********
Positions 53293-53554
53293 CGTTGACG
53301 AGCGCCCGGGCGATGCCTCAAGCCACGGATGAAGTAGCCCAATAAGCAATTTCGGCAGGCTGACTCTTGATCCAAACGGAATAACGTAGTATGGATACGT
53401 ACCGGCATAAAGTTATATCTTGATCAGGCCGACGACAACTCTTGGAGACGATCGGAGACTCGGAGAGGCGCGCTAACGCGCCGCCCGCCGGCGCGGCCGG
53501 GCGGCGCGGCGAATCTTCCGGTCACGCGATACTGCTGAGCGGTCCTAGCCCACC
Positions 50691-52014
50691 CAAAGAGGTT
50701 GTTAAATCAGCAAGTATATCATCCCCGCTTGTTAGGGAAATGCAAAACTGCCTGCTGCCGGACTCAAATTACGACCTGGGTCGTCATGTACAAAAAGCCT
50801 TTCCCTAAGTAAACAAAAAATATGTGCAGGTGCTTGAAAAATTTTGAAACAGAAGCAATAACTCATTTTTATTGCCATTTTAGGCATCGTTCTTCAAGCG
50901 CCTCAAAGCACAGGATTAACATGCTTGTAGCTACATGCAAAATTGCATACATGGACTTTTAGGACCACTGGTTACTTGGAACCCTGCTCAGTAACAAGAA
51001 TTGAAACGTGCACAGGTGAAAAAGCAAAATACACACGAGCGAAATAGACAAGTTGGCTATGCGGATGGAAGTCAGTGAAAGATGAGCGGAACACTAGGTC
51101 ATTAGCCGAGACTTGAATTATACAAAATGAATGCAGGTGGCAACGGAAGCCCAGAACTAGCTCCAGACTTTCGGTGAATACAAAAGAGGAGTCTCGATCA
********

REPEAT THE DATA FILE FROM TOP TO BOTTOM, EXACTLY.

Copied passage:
Positions 53293-53554
53293 CGTTGACG
53301 AGCGCCCGGGCGATGCCTCAAGCCACGGATGAAGTAGCCCAATAAGCAATTTCGGCAGGCTGACTCTTGATCCAAACGGAATAACGTAGTATGGATACGT
53401 ACCGGCATAAAGTTATATCTTGATCAGGCCGACGACAACTCTTGGAGACGATCGGAGACTCGGAGAGGCGCGCTAACGCGCCGCCCGCCGGCGCGGCCGG
53501 GCGGCGCGGCGAATCTTCCGGTCACGCGATACTGCTGAGCGGTCCTAGCCCACC
Positions 50691-52014
50691 CAAAGAGGTT
50701 GTTAAATCAGCAAGTATATCATCCCCGCTTGTTAGGGAAATGCAAAACTGCCTGCTGCCGGACTCAAATTACGACCTGGGTCGTCATGTACAAAAAGCCT
50801 TTCCCTAAGTAAACAAAAAATATGTGCAGGTGCTTGAAAAATTTTGAAACAGAAGCAATAACTCATTTTTATTGCCATTTTAGGCATCGTTCTTCAAGCG
50901 CCTCAAAGCACAGGATTAACATGCTTGTAGCTACATGCAAAATTGCATACATGGACTTTTAGGACCACTGGTTACTTGGAACCCTGCTCAGTAACAAGAA
51001 TTGAAACGTGCACAGGTGAAAAAGCAAAATACACACGAGCGAAATAGACAAGTTGGCTATGCGGATGGAAGTCAGTGAAAGATGAGCGGAACACTAGGTC
51101 ATTAGCCGAGACTTGAATTATACAAAATGAATGCAGGTGGCAACGGAAGCCCAGAACTAGCTCCAGACTTTCGGTGAATACAAAAGAGGAGTCTCGATCA